Fortunately, we had senior administrative leaders, faculty, staff, and a board of trustees who were open to the change that would come with acknowledging and addressing our complete history. The first step we took was vital to change being welcomed. We created a Task Force on Slavery and Justice that included many constituents: students (including Ms. Baker, the editorial writer), faculty, staff, and alumni. 

The task force conducted historical research and made recommendations. Among them were removing James C. Furman's name from one of our most prominent academic buildings and replacing the old commemorative plaque with a new one that includes his stance on slavery and explains how the building is now named for the entire Furman community. The task force also recommended renaming a housing area after a longtime Black caretaker who worked at Furman, Clark Murphy; installing a statue of Vaughn, our first Black student; and establishing a scholarship fund of more than $1 million for Black students. 

These recommendations made some people angry. Others wanted the board simply to accept the recommendations and move on. Our board took another step that made the process more respectful. Instead of making decisions outright, the board very appropriately created its own committee to consider the recommendations falling under its purview, all of which would be the most visible and most controversial. They met with Black students and alumni and listened to their stories about how they were discriminated against or how they felt isolated during their time at Furman. That experience put faces and names to the stories and made the issues personal for our board, affecting them deeply and strengthening their convictions. 

Before communicating the changes we were going to make, it was my job to explain to key alumni, donors and friends why the changes were important. We’re educators. This is our opportunity to educate constituents why being a modern, forward-thinking university matters in a dynamic, global environment.

Thanks to the dedicated, and sometimes delicate, work by our students, faculty and staff, the Task Force on Slavery and Justice was a success. Furman began making changes that will, I hope, be seen as momentous. We renamed Furman Hall and installed the new plaque, and we named our second-year housing area for Clark Murphy. On January 29, 2020, Furman began an annual tradition, Joseph Vaughn Day, to celebrate our first Black student and diversity, equity, inclusion and belonging. In 2021, we installed a larger-than-life statue of Vaughn on a newly renovated plaza named for him. It’s in front of our library at the center of our campus. Walking along that part of campus is now a different experience. 

Some people object to this progress, and they’ve pushed back. People have told me I’m changing Furman, and they typically don’t mean for the better. Sometimes, adding things to campus, like Joseph Vaughn’s statue and his plaza, and creating an annual event named for him, are seen as unnecessary intrusions. The campus, they would suggest, was just fine the way it was, when they were students here. These objections might be felt more personally when the changes honor people, or a world, the objectors are not used to seeing.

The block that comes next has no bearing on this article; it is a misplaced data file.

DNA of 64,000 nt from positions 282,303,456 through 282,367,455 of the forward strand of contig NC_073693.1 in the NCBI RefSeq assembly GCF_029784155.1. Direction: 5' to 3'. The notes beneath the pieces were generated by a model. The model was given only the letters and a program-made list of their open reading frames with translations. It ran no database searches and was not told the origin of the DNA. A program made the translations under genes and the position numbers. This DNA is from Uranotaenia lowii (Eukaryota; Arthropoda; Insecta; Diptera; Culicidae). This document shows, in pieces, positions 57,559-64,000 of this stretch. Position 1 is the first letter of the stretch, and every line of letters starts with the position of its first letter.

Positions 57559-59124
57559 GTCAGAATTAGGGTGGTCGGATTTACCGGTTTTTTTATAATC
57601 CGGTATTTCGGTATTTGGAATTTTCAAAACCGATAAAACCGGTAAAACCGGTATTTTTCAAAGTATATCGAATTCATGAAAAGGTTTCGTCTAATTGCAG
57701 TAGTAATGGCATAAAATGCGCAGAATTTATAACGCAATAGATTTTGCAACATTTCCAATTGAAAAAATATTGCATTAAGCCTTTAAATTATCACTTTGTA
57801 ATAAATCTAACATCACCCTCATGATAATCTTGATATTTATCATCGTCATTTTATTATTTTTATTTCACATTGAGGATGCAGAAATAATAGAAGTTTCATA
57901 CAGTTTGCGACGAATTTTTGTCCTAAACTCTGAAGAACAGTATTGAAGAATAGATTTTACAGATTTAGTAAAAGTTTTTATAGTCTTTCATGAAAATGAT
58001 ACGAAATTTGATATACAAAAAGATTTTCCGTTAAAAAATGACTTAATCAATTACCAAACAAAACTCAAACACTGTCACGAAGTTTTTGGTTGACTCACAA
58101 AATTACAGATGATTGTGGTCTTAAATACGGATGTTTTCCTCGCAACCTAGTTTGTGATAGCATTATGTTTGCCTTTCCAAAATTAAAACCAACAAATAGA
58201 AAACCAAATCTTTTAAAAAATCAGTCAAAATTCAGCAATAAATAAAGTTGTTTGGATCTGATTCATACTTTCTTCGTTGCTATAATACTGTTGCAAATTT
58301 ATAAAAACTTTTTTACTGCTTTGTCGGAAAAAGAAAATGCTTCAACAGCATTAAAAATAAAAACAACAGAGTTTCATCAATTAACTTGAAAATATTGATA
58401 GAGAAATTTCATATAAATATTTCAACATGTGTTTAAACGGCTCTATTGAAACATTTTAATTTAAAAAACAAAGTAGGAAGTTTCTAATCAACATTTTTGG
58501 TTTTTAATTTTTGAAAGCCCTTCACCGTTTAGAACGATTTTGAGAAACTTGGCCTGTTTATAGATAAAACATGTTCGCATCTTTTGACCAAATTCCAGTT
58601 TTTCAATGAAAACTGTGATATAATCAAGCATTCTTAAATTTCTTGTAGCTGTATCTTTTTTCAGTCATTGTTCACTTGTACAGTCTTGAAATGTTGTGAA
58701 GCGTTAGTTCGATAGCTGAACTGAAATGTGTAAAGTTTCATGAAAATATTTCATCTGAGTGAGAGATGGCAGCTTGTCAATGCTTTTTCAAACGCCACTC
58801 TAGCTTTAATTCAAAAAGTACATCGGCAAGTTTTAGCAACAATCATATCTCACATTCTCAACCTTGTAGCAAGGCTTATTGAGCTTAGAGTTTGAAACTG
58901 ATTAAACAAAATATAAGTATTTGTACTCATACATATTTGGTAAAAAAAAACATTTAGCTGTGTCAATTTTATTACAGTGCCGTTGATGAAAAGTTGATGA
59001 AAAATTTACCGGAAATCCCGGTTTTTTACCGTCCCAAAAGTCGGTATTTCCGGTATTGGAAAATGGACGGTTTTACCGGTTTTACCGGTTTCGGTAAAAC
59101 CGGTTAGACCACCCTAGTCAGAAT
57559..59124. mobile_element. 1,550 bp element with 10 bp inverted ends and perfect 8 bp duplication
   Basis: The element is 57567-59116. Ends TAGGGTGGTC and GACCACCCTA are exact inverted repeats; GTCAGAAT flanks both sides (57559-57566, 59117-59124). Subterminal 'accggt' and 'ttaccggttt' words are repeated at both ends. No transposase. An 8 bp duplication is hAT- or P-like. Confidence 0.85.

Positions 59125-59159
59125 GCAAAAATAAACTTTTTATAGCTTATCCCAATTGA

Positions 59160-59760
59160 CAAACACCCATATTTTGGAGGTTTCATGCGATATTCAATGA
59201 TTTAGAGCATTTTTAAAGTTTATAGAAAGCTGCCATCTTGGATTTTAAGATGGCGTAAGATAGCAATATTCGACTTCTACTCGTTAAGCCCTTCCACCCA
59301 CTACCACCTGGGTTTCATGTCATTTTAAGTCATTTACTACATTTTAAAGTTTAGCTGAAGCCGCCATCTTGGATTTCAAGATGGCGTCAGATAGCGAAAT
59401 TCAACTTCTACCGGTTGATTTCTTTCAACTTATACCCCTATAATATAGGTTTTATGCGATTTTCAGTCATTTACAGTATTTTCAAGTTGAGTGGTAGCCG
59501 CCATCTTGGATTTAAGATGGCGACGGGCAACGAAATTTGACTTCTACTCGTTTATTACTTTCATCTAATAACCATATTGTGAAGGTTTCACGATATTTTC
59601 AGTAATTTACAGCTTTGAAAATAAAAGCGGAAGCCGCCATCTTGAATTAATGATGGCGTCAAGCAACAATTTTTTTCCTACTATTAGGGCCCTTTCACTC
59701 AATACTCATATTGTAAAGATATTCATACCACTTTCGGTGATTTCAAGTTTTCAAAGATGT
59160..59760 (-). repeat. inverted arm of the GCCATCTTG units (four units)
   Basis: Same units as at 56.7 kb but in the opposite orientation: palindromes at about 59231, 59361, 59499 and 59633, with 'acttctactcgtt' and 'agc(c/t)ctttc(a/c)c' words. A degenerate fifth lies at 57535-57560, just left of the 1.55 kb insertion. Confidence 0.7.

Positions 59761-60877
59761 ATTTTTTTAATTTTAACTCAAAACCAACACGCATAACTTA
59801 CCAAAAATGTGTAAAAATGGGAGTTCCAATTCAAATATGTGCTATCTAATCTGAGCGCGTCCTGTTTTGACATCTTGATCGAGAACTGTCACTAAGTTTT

A different, recent change was met with even more objections. Like every university at the start of the pandemic, we were staring at a very uncertain financial future. Nobody knew how long the pandemic would go on, or how severe it would be. To address the financial issues, I took a pay cut, and I asked my senior administrators to do the same. We furloughed employees for two weeks and reduced budgets across campus. And, we eliminated our Division I baseball and men’s lacrosse teams and implemented a plan to phase out 45 athletic scholarships over five years. 

The reaction from baseball fans, alumni and parents, was swift, loud and angry. They were experiencing a sudden loss, and they were hurt and grieving. For some of them, their strongest connection to Furman was baseball. It was personal, part of their identity, and that part was taken away. I imagine some people felt the same way in 1992, when the university broke from the Baptists. As decision makers, we have to acknowledge our constituents’ grief. Pretending the grief isn’t real is not helpful. But we also have to make these difficult decisions so our universities can continue to thrive. 

Maybe the changes you’re facing are about updating the curriculum, challenges to tenure, or strengthening the fiscal health of your university. Whatever they are, by building an expectation of change, and making changes as respectfully as possible, most of those decisions will be recognized as progress. 

How to make changes respectfully 

  • Be your university’s best historian. Tell the story completely and often. 
  • Get ahead of potential opposition by creating an expectation that change is inevitable and it is positive. 
  • Involve as many constituents as possible, whenever possible, and as soon as possible. 
  • Communicate the “why” before the “what.” 
  • Be prepared for outrage and acknowledge grief. 

My thanks to colleague Clinton Colmenares, director of news and media strategy at Furman University, for his assistance.